Another exhibit within the museum is "A Passion for France: The Marlene and Spencer Hays Collection". This collection was donated by an Marlene and Spencer Hays, art collectors who reside in Texas and have been collecting art since the early 1970s. In 2016 the museum complied to keeping the collection of about 600 art pieces in one collection rather than dispersed throughout other exhibits. Since World War II, France has not been donated a collection of foreign art this large. The collection favors mostly post-impressionist works. Artists featured in this collection are Bonnard, Vuillard, Maurice Denis, Odilon Redon, Aristide Maillol, André Derain, Edgar Degas, and Jean-Baptiste-Camille Corot.[9] To make room for the art that has been donated, the Musée d'Orsay is scheduled to undergo a radical transformation over the next decade, 2020 on. This remodel is funded in part by an anonymous US patron who donated €20 million to a building project known as Orsay Grand Ouvert (Orsay Wide Open). The gift was made via the American Friends of the Musées d'Orsay et de l'Orangerie.[10] The projected completion date is 2026, implementing new galleries and education opportunities to endorse a conductive experience.[11]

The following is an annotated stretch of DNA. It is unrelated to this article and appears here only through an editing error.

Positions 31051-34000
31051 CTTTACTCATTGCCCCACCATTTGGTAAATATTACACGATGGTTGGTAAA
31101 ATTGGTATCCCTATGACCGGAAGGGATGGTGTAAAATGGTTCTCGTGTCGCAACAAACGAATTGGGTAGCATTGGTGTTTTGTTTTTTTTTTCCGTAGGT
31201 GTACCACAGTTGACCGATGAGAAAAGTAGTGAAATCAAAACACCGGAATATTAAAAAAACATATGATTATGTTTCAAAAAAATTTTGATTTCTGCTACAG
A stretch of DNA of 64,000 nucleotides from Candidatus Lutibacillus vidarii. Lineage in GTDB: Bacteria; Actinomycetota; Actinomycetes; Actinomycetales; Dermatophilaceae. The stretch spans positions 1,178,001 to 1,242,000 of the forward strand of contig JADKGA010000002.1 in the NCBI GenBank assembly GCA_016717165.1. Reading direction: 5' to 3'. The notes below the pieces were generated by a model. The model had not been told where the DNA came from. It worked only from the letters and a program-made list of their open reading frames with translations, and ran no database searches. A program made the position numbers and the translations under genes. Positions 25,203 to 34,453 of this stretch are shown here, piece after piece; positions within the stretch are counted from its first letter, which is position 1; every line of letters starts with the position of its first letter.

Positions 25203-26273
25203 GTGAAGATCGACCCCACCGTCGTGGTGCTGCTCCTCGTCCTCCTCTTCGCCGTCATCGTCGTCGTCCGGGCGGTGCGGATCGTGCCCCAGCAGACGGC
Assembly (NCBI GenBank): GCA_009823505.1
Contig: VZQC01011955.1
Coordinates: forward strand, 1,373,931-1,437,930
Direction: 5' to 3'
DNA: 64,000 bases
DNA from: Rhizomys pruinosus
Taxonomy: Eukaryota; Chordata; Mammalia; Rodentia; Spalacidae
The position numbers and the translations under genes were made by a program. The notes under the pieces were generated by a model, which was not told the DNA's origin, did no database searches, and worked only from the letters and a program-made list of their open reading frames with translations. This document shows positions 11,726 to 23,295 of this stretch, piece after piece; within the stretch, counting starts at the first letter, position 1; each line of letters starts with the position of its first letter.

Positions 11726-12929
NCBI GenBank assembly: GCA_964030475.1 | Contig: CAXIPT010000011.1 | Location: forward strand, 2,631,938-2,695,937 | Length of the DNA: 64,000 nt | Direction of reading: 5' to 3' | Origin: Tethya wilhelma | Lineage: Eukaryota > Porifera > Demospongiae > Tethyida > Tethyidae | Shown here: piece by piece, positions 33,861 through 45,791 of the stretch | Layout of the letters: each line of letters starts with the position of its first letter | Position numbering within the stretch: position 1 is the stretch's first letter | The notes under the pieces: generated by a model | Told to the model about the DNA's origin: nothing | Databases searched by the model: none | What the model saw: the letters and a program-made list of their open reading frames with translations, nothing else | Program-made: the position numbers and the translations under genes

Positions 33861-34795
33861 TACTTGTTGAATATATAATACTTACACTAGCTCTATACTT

Musée d'Orsay seen from the right bank of the Seine river
Musée d'Orsay seen from the right bank of the Seine river
Festival hall of the Musée d'Orsay
Festival hall of the Musée d'Orsay

The square next to the museum displays six bronze allegorical sculptural groups in a row, originally produced for the Exposition Universelle: